ESTERO, Fla. — The start of the season has been rocky at times for Southern Illinois’ Marcus Fillyaw.
Fillyaw, who graduated from Topeka High in 2012, has earned the nod as the Salukis’ starting point guard, but won just one of their first five games.
“It’s been a struggle honestly,” Fillyaw said. “It’s been hard to deal with sometimes. Everybody is still getting used to each other because we have so many new faces, but we’re starting to pick it up, get along together, and figure out how everyone plays.”
After dropping their first game in the Gulf Coast Showcase in Estero, Fla., the Salukis (2-4) bounced back with a 67-48 win over Stetson (0-7) on Tuesday as Fillyaw scored seven points, dished out four assists, and had four steals in 28 minutes.
“Everybody’s heads have been down a little bit and we’ve been struggling to get a win,” Fillyaw said. “It definitely was a confidence-boost.”
Southern Illinois led 32-27 at halftime and held the Hatters without a field goal in the first seven minutes of the second half to build a comfortable 41-28 lead.
“It was a wonderful start, it was exactly what we needed because coach has been emphasizing defense,” Fillyaw said. “We kind of changed up some of the techniques we were using on defense these past couple of games and it worked for us.”
In the first half, Fillyaw helped spark the Salukis with a lay-up and two assists in an 83-second span.
“That’s what I’m supposed to do, making plays for my teammates and everything,” Fillyaw said. “Coach was trying to get me a little rest, that’s why I was coming out off and on. When I’m in there I try to do whatever I can to get everybody going.”
Fillyaw made 3 of 6 shots from the field including 1 for 3 from behind the arc. He missed his only free-throw attempt, which came after making a lay-up and being fouled on the play. He also had two rebounds and one turnover.
“I felt good about my performance personally and the team as well,” he said. “Everybody was focused in what we were supposed to be doing and we just gelled together.”
His four assists were a game-high and could have had more if shots fell as he made a number of good passes throughout the game.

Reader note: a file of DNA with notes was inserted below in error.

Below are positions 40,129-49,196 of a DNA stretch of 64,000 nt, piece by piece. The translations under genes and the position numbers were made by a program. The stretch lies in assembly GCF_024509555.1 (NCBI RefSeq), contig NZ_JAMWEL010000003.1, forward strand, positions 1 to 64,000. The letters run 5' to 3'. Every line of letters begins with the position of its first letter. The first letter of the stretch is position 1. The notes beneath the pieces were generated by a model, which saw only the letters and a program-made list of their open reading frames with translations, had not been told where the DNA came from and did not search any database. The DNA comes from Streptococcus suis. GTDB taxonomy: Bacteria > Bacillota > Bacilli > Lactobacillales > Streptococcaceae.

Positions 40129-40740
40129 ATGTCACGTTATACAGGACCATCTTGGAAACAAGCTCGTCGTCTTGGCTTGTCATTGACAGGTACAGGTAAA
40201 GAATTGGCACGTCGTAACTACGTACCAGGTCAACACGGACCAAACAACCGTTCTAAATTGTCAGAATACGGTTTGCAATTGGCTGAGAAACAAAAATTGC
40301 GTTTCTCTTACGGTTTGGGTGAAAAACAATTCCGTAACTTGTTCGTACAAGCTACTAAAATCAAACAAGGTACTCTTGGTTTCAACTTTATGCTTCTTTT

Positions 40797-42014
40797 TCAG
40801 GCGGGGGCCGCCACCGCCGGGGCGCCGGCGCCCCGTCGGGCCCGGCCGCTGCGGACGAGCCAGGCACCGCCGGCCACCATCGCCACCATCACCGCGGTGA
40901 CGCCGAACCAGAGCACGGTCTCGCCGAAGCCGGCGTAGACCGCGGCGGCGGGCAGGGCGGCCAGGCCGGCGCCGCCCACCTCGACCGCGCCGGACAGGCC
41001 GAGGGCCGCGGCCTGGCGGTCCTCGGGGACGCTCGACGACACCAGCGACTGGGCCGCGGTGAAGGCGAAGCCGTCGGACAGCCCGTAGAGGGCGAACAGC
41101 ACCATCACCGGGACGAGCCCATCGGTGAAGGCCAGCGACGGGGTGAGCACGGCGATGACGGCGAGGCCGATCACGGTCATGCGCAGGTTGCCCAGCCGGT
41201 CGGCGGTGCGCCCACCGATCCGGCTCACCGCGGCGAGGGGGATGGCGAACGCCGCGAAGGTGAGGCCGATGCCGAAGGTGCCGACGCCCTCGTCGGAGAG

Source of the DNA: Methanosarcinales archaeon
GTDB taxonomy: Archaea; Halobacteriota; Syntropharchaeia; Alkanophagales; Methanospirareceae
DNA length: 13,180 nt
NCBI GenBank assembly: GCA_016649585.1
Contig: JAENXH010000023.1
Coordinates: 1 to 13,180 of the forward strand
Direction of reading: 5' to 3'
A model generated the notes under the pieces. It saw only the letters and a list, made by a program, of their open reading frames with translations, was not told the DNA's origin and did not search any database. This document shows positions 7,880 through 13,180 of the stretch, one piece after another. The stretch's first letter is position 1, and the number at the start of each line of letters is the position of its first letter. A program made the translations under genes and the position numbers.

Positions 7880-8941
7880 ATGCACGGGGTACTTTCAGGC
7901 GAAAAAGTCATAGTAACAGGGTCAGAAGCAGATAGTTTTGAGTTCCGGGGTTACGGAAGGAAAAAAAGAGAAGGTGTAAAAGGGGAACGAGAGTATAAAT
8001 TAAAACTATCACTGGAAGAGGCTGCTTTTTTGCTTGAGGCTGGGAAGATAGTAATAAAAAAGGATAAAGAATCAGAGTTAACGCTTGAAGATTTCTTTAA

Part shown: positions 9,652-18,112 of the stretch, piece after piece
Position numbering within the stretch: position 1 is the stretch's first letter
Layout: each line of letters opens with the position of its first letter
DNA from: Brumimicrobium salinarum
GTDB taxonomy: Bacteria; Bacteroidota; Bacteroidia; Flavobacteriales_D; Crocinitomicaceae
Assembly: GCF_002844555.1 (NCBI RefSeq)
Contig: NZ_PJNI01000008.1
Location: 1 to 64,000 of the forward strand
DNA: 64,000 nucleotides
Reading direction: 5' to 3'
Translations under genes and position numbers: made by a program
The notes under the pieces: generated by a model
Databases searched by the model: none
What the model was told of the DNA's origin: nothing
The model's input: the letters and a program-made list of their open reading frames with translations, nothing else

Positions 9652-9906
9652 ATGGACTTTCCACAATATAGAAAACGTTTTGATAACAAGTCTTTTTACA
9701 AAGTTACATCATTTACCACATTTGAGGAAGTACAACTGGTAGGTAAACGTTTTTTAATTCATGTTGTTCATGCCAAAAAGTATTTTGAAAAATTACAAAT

“I felt very comfortable (with my passing)–part of that is being aggressive too and coming off ball screens hard and once everybody’s doing that, it just makes everything so much easier,” Fillyaw said.
Fillyaw has started all six games for the Salukis this season averaging 6.3 points, 2.3 assists, 2.2 rebounds, and 1.2 steals in 27.8 minutes. He is shooting 53.6 percent (15 for 28) from the floor and 38.5 percent from 3 (5 for 13).
It has been a transition period for him after transferring from Could County (Kan.) Community College, where he played one season.
“I’d probably say the pace and defending ball screens is probably the hardest,” Fillyaw said. “At the JUCO level there is ball screens, but not nearly as much as the Division I level and everyone is so much bigger.”
Transitioning to life in Carbondale has also been an adjustment.
“Carbondale is a little different, it’s a big party town, but I’ve tried to stay away from most of that that,” Fillyaw said. “It’s good for the most part and I’m doing well in school too.”
He scored 17 points on 8-of-9 shooting against Saint Louis on Nov. 16 in the Salukis second game of the season.
“I really needed it because my confidence was a little low,” Fillyaw said. “Knowing that what I can do here with what I did at the JUCO level, that helped me out a lot. I know what I’m capable of so I just have to keep it up.”
Fillyaw is one of two former players from Topeka currently playing at the Division I level (Onzie Branch at Gardner-Webb is the other).
“It’s a big accomplishment, but I look at it as basketball and there’s good players at all levels of the game and I’m just blessed to be where I’m at now,” he said.
Fillyaw was a first-team all-city selection as a junior and senior. He helped lead the Trojans to a 16-7 record and fourth place finish in Class 6A as a senior as he averaged 8.5 points a game.
“I remember all of the good times that we had,” Fillyaw said. “We had a goofy team almost every year and I feel like if we would have played a lot harder in high school we could have done a lot more, but I was happy with my experience and I wouldn’t trade it for nothing.”